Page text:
How to source a 5A of current to charge the gate capacitor of a power MOSFET?

Thread Starter

Younes Thabet

Joined Jan 9, 2019
144
Hello all,
I have been checking the EVAL-ADUM4146 evaluation board for the ADUM4146 gate driver.
In this board, they are using a (2W, +15/-3, +93/-185mA) isolated DC-DC converter module which is the R12P21503D. And in the gate driver datasheet, it says:
  • 11 A short-circuit source current (0 Ω gate resistance)
  • 9 A short-circuit sink current (0 Ω gate resistance)
  • 4.61 A peak current (2 Ω gate resistance)

What I didn't understand is how come the R12P21503D can deliver that 4.61A peak current and sink the 9A current (pic1).
I know the time is very short probably in the nanoseconds but still?

Can someone explain this to me, please?

Also,
1. what's the difference between using DC-DC modules (pic1) and Isolated SMPS with a transformer (pic2) to create voltage rails for the gate driving circuitry, and just using a non-isolated supply while using pulse transformers instead (pic3)?
2. what are the pros and cons of using 2 separate biases for the high and low side of a half-bridge and using a single isolated bias (pic4)?

Thank you.
Regard,
 

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Externet

Joined Nov 29, 2005
2,236
Part1.- Seems you are mixing behaviors. If a mosfet is compared to a very sensitive relay, the gate is like the coil circuit taking almost no current and the contacts are the drain/source circuit capable of high current.
A mosfet gate current is near zero. Is almost insulated, you cannot apply current from a supply to it. You apply voltage and that will make the 'contacts' (as in the relay) to conduct.
 

Thread Starter

Younes Thabet

Joined Jan 9, 2019
144
Part1.- Seems you are mixing behaviors. If a mosfet is compared to a very sensitive relay, the gate is like the coil circuit taking almost no current and the contacts are the drain/source circuit capable of high current.
A mosfet gate current is near zero. Is almost insulated, you cannot apply current from a supply to it. You apply voltage and that will make the 'contacts' (as in the relay) to conduct.
Yeah, I know that MOSFET gates are high impedance when operated in DC voltage but in high frequencies, in order to charge the parasitic capacitances (ex: Cgd) you need a high current for a small period of time!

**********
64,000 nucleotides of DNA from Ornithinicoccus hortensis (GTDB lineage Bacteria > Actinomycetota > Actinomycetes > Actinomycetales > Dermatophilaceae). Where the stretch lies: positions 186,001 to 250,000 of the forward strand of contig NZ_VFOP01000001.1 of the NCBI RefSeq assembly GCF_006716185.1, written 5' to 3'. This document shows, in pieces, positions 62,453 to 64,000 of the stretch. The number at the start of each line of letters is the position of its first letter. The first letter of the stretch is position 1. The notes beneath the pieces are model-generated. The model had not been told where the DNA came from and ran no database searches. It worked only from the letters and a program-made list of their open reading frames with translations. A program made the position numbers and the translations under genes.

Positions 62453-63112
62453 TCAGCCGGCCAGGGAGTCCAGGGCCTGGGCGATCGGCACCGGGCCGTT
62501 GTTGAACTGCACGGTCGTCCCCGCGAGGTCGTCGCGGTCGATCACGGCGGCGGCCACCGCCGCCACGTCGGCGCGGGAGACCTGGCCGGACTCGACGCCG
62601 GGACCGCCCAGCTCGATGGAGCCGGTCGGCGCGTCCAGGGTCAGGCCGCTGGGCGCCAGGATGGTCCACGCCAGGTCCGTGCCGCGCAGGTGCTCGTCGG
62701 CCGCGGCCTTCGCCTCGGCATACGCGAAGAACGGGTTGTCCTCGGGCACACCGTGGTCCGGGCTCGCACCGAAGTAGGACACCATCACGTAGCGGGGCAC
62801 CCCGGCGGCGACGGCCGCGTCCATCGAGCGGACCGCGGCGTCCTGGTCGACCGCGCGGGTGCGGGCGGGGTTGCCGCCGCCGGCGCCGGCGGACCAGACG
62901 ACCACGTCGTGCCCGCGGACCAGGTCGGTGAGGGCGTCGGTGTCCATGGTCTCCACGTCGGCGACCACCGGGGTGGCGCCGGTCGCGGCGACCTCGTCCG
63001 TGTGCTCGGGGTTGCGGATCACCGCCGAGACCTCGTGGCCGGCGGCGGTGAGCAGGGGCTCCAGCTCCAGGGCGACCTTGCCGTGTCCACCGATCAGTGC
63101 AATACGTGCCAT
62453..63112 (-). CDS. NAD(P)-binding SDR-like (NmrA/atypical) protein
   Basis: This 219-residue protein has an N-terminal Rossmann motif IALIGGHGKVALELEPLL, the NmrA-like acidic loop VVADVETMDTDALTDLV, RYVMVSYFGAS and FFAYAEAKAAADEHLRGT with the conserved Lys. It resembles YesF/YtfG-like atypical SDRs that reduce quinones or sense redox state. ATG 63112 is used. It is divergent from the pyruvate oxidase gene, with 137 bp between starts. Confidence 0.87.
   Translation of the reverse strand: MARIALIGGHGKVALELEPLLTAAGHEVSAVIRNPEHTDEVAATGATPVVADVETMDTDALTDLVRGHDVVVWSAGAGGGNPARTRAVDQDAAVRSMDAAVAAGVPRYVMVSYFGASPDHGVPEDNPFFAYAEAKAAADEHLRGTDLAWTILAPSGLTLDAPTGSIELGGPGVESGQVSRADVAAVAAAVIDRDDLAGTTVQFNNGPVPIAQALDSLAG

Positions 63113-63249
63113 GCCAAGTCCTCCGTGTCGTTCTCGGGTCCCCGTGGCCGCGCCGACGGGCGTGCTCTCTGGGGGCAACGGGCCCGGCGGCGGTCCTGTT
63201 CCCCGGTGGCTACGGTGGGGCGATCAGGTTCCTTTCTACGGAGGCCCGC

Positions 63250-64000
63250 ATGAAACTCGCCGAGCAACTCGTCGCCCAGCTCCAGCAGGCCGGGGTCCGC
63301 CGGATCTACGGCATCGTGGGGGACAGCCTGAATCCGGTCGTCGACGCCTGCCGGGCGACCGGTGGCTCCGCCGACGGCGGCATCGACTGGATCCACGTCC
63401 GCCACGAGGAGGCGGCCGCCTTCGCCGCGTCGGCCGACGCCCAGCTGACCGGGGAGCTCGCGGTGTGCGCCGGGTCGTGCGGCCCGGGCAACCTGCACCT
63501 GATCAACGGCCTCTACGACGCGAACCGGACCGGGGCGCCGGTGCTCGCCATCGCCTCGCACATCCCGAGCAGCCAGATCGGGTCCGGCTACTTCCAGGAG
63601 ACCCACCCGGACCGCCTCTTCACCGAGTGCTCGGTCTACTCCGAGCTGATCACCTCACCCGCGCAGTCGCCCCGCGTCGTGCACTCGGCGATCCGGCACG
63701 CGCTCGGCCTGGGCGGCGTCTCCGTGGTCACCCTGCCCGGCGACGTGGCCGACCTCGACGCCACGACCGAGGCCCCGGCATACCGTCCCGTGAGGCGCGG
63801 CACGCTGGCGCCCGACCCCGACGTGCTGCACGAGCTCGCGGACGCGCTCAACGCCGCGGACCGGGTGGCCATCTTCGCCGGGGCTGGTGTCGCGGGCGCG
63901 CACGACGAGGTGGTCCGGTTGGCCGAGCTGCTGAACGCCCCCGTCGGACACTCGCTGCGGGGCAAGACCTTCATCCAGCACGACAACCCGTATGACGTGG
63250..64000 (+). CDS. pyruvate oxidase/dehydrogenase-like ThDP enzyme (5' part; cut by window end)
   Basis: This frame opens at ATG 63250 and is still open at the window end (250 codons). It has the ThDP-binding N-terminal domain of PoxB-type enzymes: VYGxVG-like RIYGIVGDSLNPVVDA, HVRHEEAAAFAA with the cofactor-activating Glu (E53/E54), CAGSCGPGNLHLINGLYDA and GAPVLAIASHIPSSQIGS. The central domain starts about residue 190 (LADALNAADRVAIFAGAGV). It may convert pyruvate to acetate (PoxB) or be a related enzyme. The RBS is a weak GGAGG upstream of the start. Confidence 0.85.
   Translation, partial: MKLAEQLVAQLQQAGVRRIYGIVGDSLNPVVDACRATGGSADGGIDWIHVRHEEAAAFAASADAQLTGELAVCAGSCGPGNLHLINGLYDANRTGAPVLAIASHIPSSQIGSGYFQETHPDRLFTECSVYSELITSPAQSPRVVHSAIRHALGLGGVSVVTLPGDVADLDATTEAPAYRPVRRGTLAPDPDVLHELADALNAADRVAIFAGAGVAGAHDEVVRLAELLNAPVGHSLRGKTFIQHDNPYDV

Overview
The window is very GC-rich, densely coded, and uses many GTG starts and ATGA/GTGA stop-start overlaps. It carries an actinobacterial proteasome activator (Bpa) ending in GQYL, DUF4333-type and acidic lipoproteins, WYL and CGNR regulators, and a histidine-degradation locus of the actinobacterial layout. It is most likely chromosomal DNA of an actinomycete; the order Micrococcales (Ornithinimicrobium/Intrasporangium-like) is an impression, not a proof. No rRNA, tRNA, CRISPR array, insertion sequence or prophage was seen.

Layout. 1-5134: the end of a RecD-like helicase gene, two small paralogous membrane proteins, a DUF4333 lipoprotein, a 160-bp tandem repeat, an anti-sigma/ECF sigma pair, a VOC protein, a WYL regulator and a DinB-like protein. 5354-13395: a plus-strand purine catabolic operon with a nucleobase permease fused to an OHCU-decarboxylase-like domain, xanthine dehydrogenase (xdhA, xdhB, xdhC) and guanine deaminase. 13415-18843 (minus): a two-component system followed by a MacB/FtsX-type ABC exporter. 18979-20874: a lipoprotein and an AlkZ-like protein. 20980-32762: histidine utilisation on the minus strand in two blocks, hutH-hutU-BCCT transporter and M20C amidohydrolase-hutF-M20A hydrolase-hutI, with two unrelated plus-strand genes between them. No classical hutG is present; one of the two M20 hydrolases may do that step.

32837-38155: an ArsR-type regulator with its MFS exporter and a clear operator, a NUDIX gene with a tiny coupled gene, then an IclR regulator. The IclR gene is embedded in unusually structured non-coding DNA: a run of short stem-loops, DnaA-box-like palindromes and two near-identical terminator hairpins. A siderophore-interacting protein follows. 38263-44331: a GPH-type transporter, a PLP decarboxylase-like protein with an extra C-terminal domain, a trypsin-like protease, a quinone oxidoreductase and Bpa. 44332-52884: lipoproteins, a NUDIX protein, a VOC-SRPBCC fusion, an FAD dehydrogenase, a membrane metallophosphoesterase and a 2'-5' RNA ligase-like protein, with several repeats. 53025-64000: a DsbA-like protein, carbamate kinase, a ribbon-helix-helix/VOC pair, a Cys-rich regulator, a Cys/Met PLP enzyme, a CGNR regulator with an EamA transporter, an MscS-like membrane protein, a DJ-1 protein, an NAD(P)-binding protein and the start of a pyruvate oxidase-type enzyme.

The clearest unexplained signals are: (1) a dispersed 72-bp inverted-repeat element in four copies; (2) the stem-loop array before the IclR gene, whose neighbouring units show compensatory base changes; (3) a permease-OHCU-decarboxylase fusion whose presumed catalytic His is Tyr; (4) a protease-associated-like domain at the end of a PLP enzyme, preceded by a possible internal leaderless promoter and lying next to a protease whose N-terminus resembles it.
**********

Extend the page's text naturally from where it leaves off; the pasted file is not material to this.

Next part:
I might be wrong but that's what google taught me and TBH I am a little confused!
 

Externet

Joined Nov 29, 2005
2,236
If you are talking of high frequencies to be applied to the gate, you make no sense in using your "isolated DC-DC converter module" which is DC, not 'high frequency"
 

Thread Starter

Younes Thabet

Joined Jan 9, 2019
144
If you are talking of high frequencies to be applied to the gate, you make no sense in using your "isolated DC-DC converter module" which is DC, not 'high frequency"
The isolated DC-DC converter module is used to provide voltage rails +15/-3 for the gate voltage. see pic1
 

Thread Starter

Younes Thabet

Joined Jan 9, 2019
144
That is true, but how fast does you application require the MOSFET to turn on and off?
Isolation is unrelated to that.
I intend to use SiC Mosfets so probably 1-3MHz.
This is supposed to be a general-purpose gate driver so not necessarily have very high frequencies but I would like for it to be able to run at up to 5MHz.
 

Thread Starter

Younes Thabet

Joined Jan 9, 2019
144
To answer your question. The high current will come from a capacitor. You do not need a 5A supply for it to supply 5A of current for a fraction of a microsecond.
Is this capacitor part of the power supply or gate driver circuitry? how big is it approximately (value, voltage, package)?
 
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